The California community college’s faculty association has voted a measure of no confidence in the administration of statewide chancellor Eloy Ortiz Oakley, citing what the professors’ organization said was a lack of proper consultation and concerns about college funding and the new online college.
The unanimous vote last week was aimed not just at Oakley but at the entire central administration of the chancellor’s office and how officials there are making major decisions without enough faculty input, according to Evan Hawkins, executive director of the Faculty Association of California Community Colleges (FACCC).
The no confidence vote is only the second in the organization’s 66 years and was intended to “send a message loud and clear,” Hawkins told EdSource.
Oakley’s office insists the chancellor and his top deputies pay attention to faculty opinions and said they recognize that reforms can be “challenging” to traditional practices at the colleges.
The 9,000-member faculty association is primarily a lobby and policy group separate from labor unions which bargain for contracts and separate from the Academic Senate which represents faculty at all 114 colleges, and among other roles, helps establish curricula and majors.
The association insists that Oakley’s administration must listen to faculty voices more as part of shared governance in the 115-college system, Hawkins said. “Certainly faculty interact with the students the most. So that viewpoint would be very important, especially with the major initiatives that have come to our system over the past couple of years,” he said.
On May 3, the executive council of the California Federation of Teachers, the labor union representing 30,000 community college employees, including many faculty members, also approved a resolution of no confidence in Oakley. The statewide Academic Senate complained as well last fall but now says communication with the chancellor is better.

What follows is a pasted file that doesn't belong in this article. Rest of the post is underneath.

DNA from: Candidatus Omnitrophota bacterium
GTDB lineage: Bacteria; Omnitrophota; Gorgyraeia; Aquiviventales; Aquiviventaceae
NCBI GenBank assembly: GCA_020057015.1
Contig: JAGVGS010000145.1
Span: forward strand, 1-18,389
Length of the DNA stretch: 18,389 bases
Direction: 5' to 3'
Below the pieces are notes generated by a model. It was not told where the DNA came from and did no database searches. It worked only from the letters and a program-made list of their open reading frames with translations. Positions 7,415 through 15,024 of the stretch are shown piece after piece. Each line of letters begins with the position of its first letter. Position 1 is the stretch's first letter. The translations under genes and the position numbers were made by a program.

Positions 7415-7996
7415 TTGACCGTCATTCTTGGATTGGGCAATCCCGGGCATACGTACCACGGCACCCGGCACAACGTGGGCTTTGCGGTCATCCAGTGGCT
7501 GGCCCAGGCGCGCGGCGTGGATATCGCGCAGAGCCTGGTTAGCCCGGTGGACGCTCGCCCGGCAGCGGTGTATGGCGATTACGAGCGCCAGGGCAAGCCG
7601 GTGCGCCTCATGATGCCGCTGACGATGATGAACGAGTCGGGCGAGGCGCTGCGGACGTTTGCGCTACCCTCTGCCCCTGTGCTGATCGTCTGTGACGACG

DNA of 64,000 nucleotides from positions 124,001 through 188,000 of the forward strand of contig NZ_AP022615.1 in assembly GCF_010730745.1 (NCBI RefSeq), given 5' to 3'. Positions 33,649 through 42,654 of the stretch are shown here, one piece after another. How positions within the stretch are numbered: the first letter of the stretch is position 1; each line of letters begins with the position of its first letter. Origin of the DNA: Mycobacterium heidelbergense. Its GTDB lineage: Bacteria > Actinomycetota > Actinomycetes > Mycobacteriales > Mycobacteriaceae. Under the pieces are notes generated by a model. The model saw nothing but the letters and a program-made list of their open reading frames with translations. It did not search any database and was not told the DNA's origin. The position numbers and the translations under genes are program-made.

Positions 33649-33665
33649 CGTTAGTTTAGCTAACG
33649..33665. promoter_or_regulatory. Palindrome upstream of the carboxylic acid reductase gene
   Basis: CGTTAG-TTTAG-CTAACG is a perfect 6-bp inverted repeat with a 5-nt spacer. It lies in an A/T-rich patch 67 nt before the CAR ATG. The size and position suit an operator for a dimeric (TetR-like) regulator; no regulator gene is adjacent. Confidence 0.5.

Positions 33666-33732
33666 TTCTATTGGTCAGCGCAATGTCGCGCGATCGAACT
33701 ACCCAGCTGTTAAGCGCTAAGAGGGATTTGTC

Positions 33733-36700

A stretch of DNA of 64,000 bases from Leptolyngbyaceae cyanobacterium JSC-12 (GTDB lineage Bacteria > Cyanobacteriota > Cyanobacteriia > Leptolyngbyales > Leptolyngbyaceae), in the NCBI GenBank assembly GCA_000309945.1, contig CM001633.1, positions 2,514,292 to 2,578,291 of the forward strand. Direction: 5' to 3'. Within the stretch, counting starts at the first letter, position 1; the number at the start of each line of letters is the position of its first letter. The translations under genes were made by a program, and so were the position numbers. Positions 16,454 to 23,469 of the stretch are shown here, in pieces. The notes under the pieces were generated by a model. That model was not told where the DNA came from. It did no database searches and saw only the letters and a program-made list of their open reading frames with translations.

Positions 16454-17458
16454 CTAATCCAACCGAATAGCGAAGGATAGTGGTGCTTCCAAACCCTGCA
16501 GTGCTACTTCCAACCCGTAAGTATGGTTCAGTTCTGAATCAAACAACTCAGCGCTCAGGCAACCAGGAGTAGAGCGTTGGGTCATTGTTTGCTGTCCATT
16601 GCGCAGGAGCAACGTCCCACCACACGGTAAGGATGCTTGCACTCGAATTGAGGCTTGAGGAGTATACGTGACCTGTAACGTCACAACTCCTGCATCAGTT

The tension between community college faculty and central administration comes at a time of much change, often pushed by the governor and legislature to improve student performance. For example, colleges increasingly are being rewarded or punished financially by the state based on their students’ rates of graduation and transfers. The enormous system of no-credit remedial education is being overhauled amid some turmoil; more students otherwise headed for remedial classes in math and English will be getting the option in the fall to take for-credit courses instead.
Lines of authority are murky since individual colleges are more directly governed by local elected district boards while Oakley’s statewide administration and the state board of governors do not wield as much power as the central leaders at the state’s public universities.
Among the controversial issues is the establishment of a separate online community college that is expected this fall to start offering workforce training to adults without college degrees. Many faculty and local campuses fear that the new school will duplicate existing programs around the state and drain money and resources that should remain local. “We believe those resources would be more effective put to other uses,” Hawkins said.
That online college is expected to receive $240 million over the next seven years. Particularly upsetting to some faculty is the $385,000 annual salary of the school’s new president, Heather Hiles. That salary is higher than Oakley’s ($311,928) and tops nearly all executives’ pay at community colleges statewide.